Another useful upgrade is switching from DDR3 RAM (which was released in 2007) to DDR4 RAM (released 2012); this has been proven to increase processing speeds by nearly 40%. This statistic includes both single- and multi-core processors; however, increased speed isn’t limited to increased numbers of cores.
While upgrading RAM will make the computer itself more useful, it’s only really necessary to upgrade if we know that your current memory is insufficient for what we’re doing. For example, gamers should always be running the newest DDR4 possible because games are constantly loading data into memory which slows down your game performanc . If we’re not a gamer or just use your laptop for spreadsheets and email, it probably doesn’t matter so much so long as we have at least 8GB of DDR3 or better. As always though, there are exceptions to this rule – anyone who uses professional CAD/Animation/Compression software would benefit from increased speeds offered by higher memory bandwidths.
The amount of RAM is another essential factor when it comes to determining how functional your machine is going to be. Although we’ve become accustomed to multi-GB amounts of RAM, 2 GB might not cut it for some users that depend on their computer for work purposes. But even with 4 GB, don’t expect any gaming performance unless we plan on playing games such as Minecraft. Another thing we should consider when upgrading your HDD or RAM, or even your CPU, is whether or not we’ll be able to do i . It depends on the type of motherboard we have and what sockets are available for upgrades, so we make sure we research this before buying anything.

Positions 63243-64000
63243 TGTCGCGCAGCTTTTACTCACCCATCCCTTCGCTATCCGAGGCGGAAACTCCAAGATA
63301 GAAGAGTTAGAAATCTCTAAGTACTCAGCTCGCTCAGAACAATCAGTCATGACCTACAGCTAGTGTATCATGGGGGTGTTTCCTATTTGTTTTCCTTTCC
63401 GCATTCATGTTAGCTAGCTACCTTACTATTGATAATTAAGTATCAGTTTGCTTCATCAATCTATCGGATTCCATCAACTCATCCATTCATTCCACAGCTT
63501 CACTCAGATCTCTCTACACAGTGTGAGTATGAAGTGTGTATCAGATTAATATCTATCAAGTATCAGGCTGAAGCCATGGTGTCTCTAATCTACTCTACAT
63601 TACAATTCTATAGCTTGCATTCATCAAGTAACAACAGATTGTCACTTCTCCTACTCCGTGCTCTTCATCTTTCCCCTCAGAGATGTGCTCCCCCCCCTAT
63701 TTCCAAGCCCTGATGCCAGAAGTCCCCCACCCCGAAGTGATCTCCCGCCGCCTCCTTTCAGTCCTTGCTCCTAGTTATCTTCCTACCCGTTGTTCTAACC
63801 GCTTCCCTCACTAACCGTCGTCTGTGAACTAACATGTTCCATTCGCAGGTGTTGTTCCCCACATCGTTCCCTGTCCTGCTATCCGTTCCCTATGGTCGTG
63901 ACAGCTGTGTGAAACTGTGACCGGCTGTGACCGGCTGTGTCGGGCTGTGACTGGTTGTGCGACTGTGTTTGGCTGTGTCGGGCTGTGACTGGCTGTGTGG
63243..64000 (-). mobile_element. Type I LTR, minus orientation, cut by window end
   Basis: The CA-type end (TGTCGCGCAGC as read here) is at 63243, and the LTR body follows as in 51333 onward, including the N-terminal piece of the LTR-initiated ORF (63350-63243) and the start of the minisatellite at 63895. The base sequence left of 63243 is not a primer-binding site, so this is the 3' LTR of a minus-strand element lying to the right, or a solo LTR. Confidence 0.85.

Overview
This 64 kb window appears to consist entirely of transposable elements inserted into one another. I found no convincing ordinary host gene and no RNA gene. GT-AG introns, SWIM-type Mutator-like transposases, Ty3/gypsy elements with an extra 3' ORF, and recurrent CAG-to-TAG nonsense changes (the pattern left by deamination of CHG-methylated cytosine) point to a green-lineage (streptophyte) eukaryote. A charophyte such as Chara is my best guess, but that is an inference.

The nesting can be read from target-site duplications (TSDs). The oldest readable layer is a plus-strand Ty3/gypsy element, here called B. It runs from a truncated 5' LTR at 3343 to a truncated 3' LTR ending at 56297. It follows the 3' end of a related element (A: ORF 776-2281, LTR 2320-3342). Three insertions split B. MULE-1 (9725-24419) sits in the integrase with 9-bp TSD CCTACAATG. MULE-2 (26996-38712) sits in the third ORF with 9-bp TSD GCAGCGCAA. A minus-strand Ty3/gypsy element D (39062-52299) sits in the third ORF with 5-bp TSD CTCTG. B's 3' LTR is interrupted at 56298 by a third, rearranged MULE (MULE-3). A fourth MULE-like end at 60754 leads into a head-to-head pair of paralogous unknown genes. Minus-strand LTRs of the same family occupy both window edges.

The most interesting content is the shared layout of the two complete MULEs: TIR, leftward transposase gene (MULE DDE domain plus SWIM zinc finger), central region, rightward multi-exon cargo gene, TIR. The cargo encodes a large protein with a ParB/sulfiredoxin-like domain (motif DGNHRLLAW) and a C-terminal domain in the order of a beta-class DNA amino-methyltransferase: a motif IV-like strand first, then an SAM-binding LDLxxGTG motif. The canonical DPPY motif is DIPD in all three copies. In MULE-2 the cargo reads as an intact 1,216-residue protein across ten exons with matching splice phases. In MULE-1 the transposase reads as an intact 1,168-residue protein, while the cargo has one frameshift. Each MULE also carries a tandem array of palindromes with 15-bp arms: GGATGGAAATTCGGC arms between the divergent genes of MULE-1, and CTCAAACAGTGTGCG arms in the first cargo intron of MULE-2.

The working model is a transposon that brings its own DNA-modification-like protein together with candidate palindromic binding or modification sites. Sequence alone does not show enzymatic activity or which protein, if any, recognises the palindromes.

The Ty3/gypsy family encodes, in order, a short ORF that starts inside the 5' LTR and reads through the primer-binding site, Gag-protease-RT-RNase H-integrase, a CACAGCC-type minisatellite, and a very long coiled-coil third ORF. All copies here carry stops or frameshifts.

This will make games run faster and look better on your desktop by adding a faster graphics card (GPU). We need to know what type of video connection the monitor uses (DVI vs HDMI) and if there is more than one cable coming from the back of the computer (power supply). If this is your first time upgrading, we might want to stick with getting a GPU that matches your CPU.
This refers to how much data we can store on your computer. The more storage, the better; though this also depends on where they are stored (SSD vs HDD). There are not as many different types of SSDs as there are HDD cores so make sure we know what speeds and capacity ratings mean.